So, with the Christmas holidays giving me plenty of reading time – I settled in with this almost five-hundred-page autobiography and entered into the bohemian world of Tirzah Garwood and Eric Ravilious.

Born into a family of five children, Tirzah (born Eileen Lucy – Tirzah was a nickname) and her siblings were obliged to move around quite a bit with their parents. Living in Glasgow, Croydon and Eastbourne Tirzah seems to have been surrounded by a lively, loving family who supported her artistic abilities.

When she was eighteen, Tirzah went to art college in Eastbourne, where she was taught by Eric Ravilious. Over the next few years, Tirzah produced dozens of remarkable woodcuts, many of which were highly praised and displayed at the Society of wood engravers. The work she has left behind her, is I think beautiful, so intricate, yet so bold.

“I had sent some of my wood engravings to the exhibition of the Society of Wood Engravers and they had been liked by the committee of which Eric was a member and The Times had given them a kind mention; this more than anything convinced my parents that they ought to let me go, though they thought my subjects hideous and the Mr Ravilious was perverting a nice girl who used to draw fairies and flowers into a stranger who rounded on them and did drawings that were only too clearly caricatures of themselves.”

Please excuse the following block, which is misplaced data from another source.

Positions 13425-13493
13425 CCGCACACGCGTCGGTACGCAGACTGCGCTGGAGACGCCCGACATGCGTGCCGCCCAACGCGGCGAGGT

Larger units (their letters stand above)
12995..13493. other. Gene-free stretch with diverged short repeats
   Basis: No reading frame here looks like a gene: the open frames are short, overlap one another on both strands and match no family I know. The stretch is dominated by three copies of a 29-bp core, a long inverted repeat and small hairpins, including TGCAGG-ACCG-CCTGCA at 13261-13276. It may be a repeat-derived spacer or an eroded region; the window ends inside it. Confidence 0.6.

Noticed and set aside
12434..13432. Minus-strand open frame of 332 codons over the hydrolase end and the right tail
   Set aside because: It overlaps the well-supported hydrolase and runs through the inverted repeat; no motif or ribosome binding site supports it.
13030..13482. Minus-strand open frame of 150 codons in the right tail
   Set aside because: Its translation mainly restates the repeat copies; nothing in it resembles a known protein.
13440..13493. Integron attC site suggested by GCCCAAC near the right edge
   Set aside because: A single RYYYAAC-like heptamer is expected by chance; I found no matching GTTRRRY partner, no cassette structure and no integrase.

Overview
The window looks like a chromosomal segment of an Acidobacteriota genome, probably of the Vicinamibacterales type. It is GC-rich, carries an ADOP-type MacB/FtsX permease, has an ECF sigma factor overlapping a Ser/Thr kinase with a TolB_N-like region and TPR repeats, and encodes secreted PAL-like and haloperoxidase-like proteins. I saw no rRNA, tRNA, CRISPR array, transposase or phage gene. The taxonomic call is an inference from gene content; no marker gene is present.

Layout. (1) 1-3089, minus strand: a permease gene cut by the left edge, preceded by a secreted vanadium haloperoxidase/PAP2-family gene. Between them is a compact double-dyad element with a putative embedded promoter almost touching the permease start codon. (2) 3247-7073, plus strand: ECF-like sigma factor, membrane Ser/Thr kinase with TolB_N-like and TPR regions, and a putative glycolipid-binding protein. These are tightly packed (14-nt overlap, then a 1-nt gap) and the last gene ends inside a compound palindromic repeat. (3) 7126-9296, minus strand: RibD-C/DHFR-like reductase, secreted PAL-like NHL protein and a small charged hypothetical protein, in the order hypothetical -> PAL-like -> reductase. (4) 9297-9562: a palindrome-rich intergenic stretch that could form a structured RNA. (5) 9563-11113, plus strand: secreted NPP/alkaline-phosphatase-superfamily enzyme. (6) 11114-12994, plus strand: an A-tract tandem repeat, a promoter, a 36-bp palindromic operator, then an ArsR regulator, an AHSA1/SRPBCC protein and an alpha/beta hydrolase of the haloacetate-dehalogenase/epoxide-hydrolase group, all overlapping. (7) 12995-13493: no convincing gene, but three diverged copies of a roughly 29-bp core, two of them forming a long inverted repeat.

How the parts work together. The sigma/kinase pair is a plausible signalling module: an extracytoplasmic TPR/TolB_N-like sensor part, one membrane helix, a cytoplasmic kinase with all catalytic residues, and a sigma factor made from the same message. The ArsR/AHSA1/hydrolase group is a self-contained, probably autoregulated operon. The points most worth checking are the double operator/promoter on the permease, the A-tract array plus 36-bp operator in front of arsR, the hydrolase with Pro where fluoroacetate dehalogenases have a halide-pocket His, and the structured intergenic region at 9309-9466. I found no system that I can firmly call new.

All of these wood engravings were completed before she was just twenty-two years old. When she was twenty-two she married Eric Ravilious, another wood engraver, book illustrator and water colourist. Early in their marriage, the Ravilious’ went to live in Great Bardfield – a village in Essex, where a number of Ravilious’s artist friends and associates either lived or frequently visited. I really could have done with an index to help with the all the names of artists, friends and lovers. I ended up doing a lot of googling and in the beginning, struggled to remember who everyone was.